If you Googled PDU and found a bunch of articles about electronics then you are finally in the right place! Here we’re talking about Professional Development Units.
What’s a Professional Development Unit?
Professional Development Units is a term for measuring time spent on professional education. In particular, it’s PMI’s® method of talking about professional education.
Earning PDUs is essential to evidence that you are keeping your skills up to date. They are required for ongoing certification. In other words, if you don’t keep learning, you’ll lose the ability to use your post-nominal letters.
How much is 1 PDU worth?
One PDU is equivalent to 1 hour of learning.
PDUs are available in 15-minute chunks. In other words:
- If you do 10 minutes of learning, you get no credit.
- If you do 15 minutes of learning, you get 0.25 PDUs.
And upwards from there.
While we might talk about ‘contact hours’ in this sense, you don’t need contact with anyone in order to earn a PDU. Reading a professional journal and making notes on interesting articles is enough to qualify, and there is no ‘contact’ involved in that.
How many PDUs do I need?
Different PMI certifications require different amounts of professional development to keep your credential in date.
The PDU requirements for CAPM® for example, are different from those for other PMI credentials like the Project Management Professional (PMP)® certificate.
The table below shows the specific number of PDUs you need for various PMI certifications to stay relevant and the type of PDU required split across the PMI Talent Triangle.
|PMI® Certification||PDUs required|
|DASM||7 in Agile topics|
|DASSM||7 in Agile topics|
|DAC||7 in Agile topics|
|DAVSC||7 in Agile topics|
What about other professional bodies?
All professional bodies to my knowledge require project managers to demonstrate ongoing competence.
APM uses the term CPD: Continuous Professional Development. This means the same thing – an ongoing commitment to learning as a professional to demonstrate that we are equipped for modern challenges and still capable of doing the job.
APM has a requirement on Fellows (like me) to do 35 hours of development per year.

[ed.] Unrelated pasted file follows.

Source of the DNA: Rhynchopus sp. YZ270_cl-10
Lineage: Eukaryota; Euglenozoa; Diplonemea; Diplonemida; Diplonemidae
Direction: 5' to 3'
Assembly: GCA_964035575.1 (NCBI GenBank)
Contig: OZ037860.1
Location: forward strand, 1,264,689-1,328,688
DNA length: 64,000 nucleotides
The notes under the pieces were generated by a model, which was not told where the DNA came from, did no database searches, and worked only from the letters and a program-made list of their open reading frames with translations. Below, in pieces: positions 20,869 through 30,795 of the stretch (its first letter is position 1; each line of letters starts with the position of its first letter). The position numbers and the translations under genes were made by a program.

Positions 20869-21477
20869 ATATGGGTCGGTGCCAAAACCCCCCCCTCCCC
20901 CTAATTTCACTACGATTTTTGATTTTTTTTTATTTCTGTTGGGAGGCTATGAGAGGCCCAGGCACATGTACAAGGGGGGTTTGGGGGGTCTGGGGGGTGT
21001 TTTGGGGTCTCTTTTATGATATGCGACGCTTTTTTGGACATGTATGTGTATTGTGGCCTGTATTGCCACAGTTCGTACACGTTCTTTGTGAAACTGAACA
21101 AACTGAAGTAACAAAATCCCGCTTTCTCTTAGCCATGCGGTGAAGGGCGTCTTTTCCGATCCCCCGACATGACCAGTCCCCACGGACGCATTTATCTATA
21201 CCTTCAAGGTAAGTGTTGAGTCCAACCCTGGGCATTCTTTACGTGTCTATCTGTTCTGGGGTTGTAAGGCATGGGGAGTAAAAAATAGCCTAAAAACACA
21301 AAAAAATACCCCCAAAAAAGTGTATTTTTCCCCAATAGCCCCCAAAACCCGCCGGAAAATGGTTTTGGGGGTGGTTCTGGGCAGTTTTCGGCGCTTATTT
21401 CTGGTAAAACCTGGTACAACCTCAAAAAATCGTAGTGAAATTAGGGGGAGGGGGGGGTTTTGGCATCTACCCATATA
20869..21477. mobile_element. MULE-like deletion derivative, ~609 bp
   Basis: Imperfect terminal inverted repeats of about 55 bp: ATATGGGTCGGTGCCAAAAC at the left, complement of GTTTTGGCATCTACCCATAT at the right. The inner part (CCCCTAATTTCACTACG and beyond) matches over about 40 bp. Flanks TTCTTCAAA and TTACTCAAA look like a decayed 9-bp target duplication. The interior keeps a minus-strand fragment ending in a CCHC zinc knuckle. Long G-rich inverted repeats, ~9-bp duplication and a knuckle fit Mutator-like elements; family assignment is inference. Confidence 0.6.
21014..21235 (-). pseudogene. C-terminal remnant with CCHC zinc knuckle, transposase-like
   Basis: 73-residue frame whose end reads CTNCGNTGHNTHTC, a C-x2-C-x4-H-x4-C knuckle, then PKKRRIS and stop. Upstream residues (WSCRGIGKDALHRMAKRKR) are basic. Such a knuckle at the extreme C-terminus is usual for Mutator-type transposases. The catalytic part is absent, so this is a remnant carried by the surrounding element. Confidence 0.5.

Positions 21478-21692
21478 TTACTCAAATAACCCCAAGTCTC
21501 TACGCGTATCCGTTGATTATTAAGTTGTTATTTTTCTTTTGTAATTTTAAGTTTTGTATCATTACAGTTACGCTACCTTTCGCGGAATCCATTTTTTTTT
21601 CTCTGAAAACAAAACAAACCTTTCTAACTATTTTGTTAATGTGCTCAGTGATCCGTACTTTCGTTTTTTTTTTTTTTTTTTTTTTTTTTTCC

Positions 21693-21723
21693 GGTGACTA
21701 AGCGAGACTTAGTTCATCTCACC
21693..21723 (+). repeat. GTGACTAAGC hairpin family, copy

In order to maintain your PRINCE2® certificate , AXELOS requires you to do 20 hours of CPD per year. That entitles you to a digital badge. (Yes, they also call it CPD.)
PRINCE2® Practitioner, Online Course and Exam
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How to earn PDUs
There are loads of different ways to earn PDUs. Here are some common methods:
- Courses: Learning online or in the classroom tends to require multiple hours of study so that’s a great way to earn a lot of PDUs at a time. Take advantage of any training offered by your employer and log all your hours.
- Volunteering: Giving back to the profession comes in lots of different forms, from volunteering at your local PMI Chapter to donating your time to Project Managers Without Borders and more.
These methods apply regardless of what professional body you are earning them for. Follow the exact guidelines as laid out by your membership organization, but I’m pretty sure that there is a lot of commonality between what counts as ongoing professional development.
Earn PDUs by listening to these podcasts on your phone, mobile device, or computer. Learn from 25 project management experts when it is convenient to you.
PDUs with the Agile PrepCast
Earn 40.5 PDUs by listening to The Agile PrepCast and learning more about agile tools and methods.
Types of PDUs
PMI splits PDUs into a number of categories, and certification holders are expected to earn the required amount of each. Be sure to check the exact requirements in your credential handbook.
Leadership PDUs are typically the hardest to earn, so you might want to put some time into thinking about how to get those.
If you need to earn PDUs fast , then I’d recommend the PDU Podcast as that’s a good resource to have playing in the background while you do other things around the house or office.
For me, the hardest thing is remembering to keep a record. I do a load of writing, research, mentoring, listening to podcasts, teaching, developing training materials and more – all of which count towards my professional development credits.
However, I’m terrible at making a note of them and using the official online portals to log my time.
Don’t be like me!
Make a point of keeping your logs up to date so you don’t get to the end of the year and then have to scrap around trying to remember what you did.
APM has an Excel spreadsheet to use as a log, or you can use their online tool. PMI also has an online tool you can use for logging your time: the Continuing Certification Requirements System (CCRS), which you can access via their website.
Put 20 minutes, once a month, in your calendar and keep your records up to date because chances are, the year you don’t do that is the year you get audited.
This article first appeared at Rebel’s Guide to Project Management